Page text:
The Abbey Newsletter

Volume 15, Number 3
May 1991


Reviews

Books, Boxes and Portfolios: Binding Construction and Design, Step by Step, by Frank Zeier. Translated from the German by Ingrid Li. Tab Books, New York, 1990. $34.95 + $1.60 p&h, from Design Press, Division of Tab Books, Mail Order Dept., 10 E. 21st St., New York, NY 10010; or call Kimberley Martin, Publicity/Advertising 717/794-2191.

Reviewed by Pam Barrios
Assistant conservator, Library Conservation Tab., Brigham Young University.

Frank Zeier states in the introduction to this manual that his aim is to "put back into their rightful place the 'simple' projects such as covered boxes, portfolios, and books..." He writes the book with the beginner in mind, who has no prior training, and specifically for "future industrial arts teachers." He provides valuable exercises such as how to test for paper grain and how to glue up paper, and has a particularly interesting chapter on folding paper into three-dimensional geometric shapes. He includes a brief historical overview of various book constructions. The directions are clear, and the illustrations simply drawn: the tools he uses are those readily available to the amateur or to the teacher of art in an elementary or high school.

The first six chapters succeed very well in providing simple and progressive exercises which teach skills applicable to bookbinding. r, the chapter entitled "The Hardcover Book" intends to cover a great deal of complex material, including: pulling a book; mending tears with tissue; resewing a book on tapes; and repairing a modern cloth case binding. The amateur binder would, at this point, benefit from a discussion of the problems of reshaping and reforming an old or damaged textblock spine, the purpose and convenience of the hollow back, or the importance of a strong board attachment; but the author clearly feels that this information is covered by numerous other bookbinding manuals, and he provides a useful bibliography including some of the best of them. Even with these reservations, this book would serve very well as a preparation for one of the more standard bookbinding manuals.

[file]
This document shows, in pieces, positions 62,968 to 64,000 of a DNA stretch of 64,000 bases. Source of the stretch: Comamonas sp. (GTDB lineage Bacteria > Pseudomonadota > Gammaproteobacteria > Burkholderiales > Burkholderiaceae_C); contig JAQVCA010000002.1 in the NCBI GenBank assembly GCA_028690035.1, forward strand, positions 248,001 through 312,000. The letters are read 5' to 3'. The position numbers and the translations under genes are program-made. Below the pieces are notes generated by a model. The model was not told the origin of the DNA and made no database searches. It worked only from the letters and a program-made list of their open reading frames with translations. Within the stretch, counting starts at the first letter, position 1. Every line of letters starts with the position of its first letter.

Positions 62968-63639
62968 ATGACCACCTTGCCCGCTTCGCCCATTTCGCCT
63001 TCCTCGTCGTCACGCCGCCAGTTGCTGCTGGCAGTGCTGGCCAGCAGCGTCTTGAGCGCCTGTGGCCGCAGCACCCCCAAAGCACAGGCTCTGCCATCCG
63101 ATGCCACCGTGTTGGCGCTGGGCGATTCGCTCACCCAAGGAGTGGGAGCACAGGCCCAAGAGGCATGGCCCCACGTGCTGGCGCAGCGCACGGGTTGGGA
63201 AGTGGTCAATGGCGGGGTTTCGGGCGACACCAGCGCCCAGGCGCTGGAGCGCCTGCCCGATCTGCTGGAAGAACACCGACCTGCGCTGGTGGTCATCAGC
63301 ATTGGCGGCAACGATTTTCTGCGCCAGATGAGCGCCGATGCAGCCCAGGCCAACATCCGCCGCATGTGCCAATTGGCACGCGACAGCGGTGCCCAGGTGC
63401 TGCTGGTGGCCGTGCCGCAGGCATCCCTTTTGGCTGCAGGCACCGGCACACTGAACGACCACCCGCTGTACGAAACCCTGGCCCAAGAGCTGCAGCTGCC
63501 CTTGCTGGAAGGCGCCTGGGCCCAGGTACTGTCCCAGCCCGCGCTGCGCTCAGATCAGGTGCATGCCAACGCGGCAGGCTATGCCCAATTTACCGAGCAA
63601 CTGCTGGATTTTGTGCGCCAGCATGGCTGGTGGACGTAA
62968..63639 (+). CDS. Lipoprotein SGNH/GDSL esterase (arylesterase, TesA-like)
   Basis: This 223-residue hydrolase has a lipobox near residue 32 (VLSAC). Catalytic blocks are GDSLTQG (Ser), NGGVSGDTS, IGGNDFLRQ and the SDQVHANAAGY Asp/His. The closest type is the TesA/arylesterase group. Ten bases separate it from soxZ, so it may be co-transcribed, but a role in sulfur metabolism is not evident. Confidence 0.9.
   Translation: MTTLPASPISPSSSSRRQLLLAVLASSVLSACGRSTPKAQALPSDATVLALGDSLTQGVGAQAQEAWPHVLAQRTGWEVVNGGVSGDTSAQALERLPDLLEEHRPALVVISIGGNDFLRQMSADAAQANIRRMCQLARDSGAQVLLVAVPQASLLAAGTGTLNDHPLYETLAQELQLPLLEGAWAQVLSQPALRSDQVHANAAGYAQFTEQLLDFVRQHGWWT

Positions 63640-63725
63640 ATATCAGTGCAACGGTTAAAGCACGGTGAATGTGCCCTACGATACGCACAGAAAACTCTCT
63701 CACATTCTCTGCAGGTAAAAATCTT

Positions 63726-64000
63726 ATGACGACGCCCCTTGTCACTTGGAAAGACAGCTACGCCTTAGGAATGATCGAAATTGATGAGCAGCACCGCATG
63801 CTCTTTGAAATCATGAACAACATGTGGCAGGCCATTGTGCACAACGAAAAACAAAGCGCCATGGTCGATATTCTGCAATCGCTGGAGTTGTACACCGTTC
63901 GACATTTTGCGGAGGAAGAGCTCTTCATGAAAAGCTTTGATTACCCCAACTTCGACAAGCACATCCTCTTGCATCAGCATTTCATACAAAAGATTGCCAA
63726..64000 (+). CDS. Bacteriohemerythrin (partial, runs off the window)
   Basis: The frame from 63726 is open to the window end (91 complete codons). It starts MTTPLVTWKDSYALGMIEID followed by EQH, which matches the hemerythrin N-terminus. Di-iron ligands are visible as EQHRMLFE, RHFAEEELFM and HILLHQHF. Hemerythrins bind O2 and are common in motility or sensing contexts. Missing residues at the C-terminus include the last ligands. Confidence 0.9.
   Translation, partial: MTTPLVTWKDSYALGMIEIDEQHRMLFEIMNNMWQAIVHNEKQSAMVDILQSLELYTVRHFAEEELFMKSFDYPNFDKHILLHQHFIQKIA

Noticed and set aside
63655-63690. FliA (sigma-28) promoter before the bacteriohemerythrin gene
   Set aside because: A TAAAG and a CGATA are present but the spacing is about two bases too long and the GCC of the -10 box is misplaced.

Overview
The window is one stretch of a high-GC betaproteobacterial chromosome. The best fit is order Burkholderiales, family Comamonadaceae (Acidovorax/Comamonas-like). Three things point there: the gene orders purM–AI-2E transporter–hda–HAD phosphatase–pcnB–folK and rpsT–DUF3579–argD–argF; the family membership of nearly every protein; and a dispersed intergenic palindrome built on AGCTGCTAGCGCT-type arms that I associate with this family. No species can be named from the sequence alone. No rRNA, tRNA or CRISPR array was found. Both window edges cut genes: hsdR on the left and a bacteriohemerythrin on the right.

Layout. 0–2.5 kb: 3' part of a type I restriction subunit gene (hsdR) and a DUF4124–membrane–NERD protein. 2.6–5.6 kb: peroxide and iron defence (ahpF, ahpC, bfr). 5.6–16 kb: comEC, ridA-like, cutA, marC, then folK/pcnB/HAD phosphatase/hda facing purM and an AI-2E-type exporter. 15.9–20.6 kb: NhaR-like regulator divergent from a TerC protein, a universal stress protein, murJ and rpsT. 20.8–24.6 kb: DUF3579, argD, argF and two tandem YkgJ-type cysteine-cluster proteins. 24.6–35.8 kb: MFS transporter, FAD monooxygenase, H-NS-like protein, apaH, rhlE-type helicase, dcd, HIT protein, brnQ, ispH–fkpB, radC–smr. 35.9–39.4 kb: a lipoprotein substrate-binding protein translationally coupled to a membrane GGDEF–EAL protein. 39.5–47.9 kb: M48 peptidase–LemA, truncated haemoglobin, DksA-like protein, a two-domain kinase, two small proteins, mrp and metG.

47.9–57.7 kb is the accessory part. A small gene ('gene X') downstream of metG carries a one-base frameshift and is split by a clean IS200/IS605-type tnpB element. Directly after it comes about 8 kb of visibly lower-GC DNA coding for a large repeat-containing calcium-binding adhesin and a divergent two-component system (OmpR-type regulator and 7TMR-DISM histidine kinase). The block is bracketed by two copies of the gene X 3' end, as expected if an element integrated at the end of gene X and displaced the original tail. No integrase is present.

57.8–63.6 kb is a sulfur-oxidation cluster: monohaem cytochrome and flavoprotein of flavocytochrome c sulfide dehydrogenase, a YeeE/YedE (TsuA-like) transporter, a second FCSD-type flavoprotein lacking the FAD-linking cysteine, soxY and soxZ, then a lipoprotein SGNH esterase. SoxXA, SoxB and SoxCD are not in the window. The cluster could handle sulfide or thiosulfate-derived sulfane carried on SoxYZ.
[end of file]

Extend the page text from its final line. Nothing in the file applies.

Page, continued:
Modern Simplified Book Repair. Free from Brodart Go., 1609 Memorial Ave., Williamsport, PA 17705. 28 pp.

Reviewed by James W. Mason
Assistant for Collection Development/Preservation Librarian, Kansas State University

The first step in the recovery of water books: "Place books in a warm room."

At the 1991 Tri-Conference of Kansas library associations, I picked up a copy of Brodart's pamphlet Modern Simplified Book Repair from their booth in the exhibit area. Tri-Conference aims many of its programs for school and public librarians, and vendors who exhibit here do likewise, of course.

The 28-page booklet is easy to follow in its presentation of eleven fairly basic repairs. All the materials needed to execute the repairs are available through the Brodart catalog, which also details several of these same procedures. The pamphlet lists catalog item numbers, and for one-stop shopping a repair kit is offered, A glossary and a five-step guide for dealing with water books are included.

The major problem I have with the pamphlet could have been solved with a simple but prominent warning that many of these procedures and most of the materials are to be used only on non-archival, circulating, or expendable books. Without such a warning, -y people may mistakenly use these materials on specialized collections such as documents, local history, and genealogy.

Objectionable materials from a conservation standpoint include:

In Brodart's 1990 catalog, several items are featured as "archival," and pH levels are given. There are two kinds of the Brodart-brand liquid adhesive, one designated as "archival," the other not. The kind without the "archival" label is the one recommended in the book repair pamphlet.

The pamphlet fails to mention:

Other problems are easy for any Abbey Newsletter reader to spot. Many of the librarians who pick up Brodart's guide , however, may not be preservation aware and will just pass the pamphlet on to their library' s book repair staff or volunteers.

Preservation interests are being taken into account by many vendors, whose interest in quality book-repair is encouraging. This attempt could have been worse; it should have been better. It would have been a very simple matter for Brodart to send a draft of the pamphlet to someone experienced with archival book repair for editing.

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